Rule, Britannia? UK ‘shadow military’ may return to Gulf over instability fears
The UK army is planning to build up a strong “shadow presence” in the Gulf, marking a return to the seat of its old imperial power, a UK think tank said. The Arab Spring and security fears over a nuclear Iran are among the reasons for the move.
The Royal United Services Institute (RUSI) published a report
titled ‘A Return to East of Suez? UK Military Deployment to the
Gulf’ on Monday morning, analyzing a shift in UK policy that is
driven by a “fear of what is happening in the Middle
The report stressed that on the surface, the increased military
presence would not mirror the imperial foothold Britain once held
in the region.
The military intends to build up a strong shadow presence
around the Gulf; not an evident imperial-style footprint, but a
smart presence with facilities, defense agreements, rotation of
training, transit and jumping-off points,” the report
The British withdrew troops from the Gulf region following the
East of Suez decision in 1971; the drawdown of Britain’s imperial
military influence allowed many Gulf nations to declare their
RUSI maintains that the UK government has no intention of
“deploying” military might into the region anytime soon, but
emphasizes that an increased presence would be wise due to the
“swirling social storms across the region in the wake of the
The report outlines the primary motivations behind the UK’s
policy shifts as security-based, citing the alleged nuclear threat
of Iran as a predominant factor.
“Clearly, the immediate security concern to the entire Gulf
region is the future direction of Iran’s nuclear program,” the
document notes. “The international community, and especially
Israel and the Arab Gulf states, remain fearful of Iranian nuclear
ambitions. Iran, too, is entering a volatile period in the run-up
to national elections.”
The paper also identifies embattled Syrian President Bashar
Assad as a significant factor in regional instability.
The Institute based its conclusions on analysis of recent government policy, which “appears to be approaching a decision point where a significant strategic reorientation of its defense and security towards the Gulf is both plausible and logical."
With regard to the practical applications of a return of
military presence to the Gulf, the report said it is more
cost-effective to transfer UK military equipment from Afghanistan
into the Gulf than back to Britain. Referencing the strategic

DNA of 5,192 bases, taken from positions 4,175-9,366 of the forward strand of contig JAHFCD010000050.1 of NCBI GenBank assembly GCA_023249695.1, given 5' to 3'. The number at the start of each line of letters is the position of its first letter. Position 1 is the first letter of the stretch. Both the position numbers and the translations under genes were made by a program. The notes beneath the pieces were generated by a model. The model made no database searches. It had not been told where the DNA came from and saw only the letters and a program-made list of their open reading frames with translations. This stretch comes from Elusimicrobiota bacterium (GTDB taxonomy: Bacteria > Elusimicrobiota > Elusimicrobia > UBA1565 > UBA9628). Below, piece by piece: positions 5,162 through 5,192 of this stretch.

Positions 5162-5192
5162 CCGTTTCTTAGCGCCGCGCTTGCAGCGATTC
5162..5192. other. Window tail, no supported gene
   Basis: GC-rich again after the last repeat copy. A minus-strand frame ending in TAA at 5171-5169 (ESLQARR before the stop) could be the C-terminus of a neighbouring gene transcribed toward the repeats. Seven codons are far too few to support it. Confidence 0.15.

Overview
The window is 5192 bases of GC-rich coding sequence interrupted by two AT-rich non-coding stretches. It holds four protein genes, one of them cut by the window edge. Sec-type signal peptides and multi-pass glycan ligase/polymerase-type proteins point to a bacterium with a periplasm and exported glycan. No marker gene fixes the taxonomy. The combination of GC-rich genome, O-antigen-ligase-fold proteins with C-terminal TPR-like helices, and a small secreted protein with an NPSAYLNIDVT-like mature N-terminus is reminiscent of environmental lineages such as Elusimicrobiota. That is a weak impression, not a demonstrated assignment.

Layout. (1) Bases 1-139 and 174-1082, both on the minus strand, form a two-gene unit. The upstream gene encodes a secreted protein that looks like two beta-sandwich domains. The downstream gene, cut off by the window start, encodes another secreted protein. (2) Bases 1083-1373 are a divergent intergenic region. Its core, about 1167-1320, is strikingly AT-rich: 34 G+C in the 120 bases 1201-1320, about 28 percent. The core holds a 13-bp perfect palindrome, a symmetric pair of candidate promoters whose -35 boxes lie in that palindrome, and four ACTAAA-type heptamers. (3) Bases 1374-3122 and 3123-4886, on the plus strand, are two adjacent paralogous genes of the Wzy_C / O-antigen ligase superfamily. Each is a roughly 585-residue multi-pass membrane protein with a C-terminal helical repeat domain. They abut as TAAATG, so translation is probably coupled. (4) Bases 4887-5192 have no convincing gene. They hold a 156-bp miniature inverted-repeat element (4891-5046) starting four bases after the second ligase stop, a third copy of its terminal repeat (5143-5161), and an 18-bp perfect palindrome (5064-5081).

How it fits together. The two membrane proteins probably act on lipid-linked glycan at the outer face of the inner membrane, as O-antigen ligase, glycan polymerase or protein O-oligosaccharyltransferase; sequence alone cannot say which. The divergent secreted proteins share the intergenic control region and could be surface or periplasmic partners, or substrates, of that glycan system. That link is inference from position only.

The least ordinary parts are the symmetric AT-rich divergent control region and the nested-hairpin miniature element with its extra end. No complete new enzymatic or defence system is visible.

advantages of a military presence in Oman, the report calls country
“terrain ideally suited to the training of military units in the
skills of desert warfare.” In 2001, Oman played host to the
largest UK military drills in recent history.
Important trade links with the United Arab Emirates, worth some £14 billion ($21.7 billion), will also influence the return of the UK military to the region. The UK struck a massive deal with the UEA and other Gulf nations to sell 100 Typhoon fighter jets last year, and has pledged “joint collaboration” with the UEA.
Dr. Saul Kelly, the author of the briefing paper, told RT that
Britain’s increased presence in the Gulf would be done via a
combination of a formal, physical return to bases as well as
intensified cooperation with Gulf States, albeit “on a low
Kelly argues that as the British military presence has grown throughout the region, “particularly over the last decade or so,” financial incentives coupled with broader strategic goals will ensure that the UK’s long-standing practice of defense cooperation in the region will continue.
“One of the latest defense packages has to deal with the sale of Typhoon jets to various Gulf Arab countries, and that ties in with these continuing defense agreements with local governments. And in an age of austerity in Europe, these defense contracts are important to the British economy, and that is certainly an element of it. But there are [also] long-standing strategic interests that Britain, as a member of the Western Alliance, has in the Gulf area.”
In a briefing accompanying the RUSI report, Director General
Michael Clarke stressed the importance of the UK solidifying
friendships in the region. “It would make sense for the British
to have more of a capacity to cooperate with the Americans”
whose policy is rapidly changing in the region, he said.
“The Americans will not leave the Middle East, of course they
won’t. But they will express their power differently in the Middle
East,” Clarke said.
He warned that the press may seek to brand the plans as linked
to an “imperial notion of grandeur.” However, he insisted
that this was not the case, and that the UK was merely following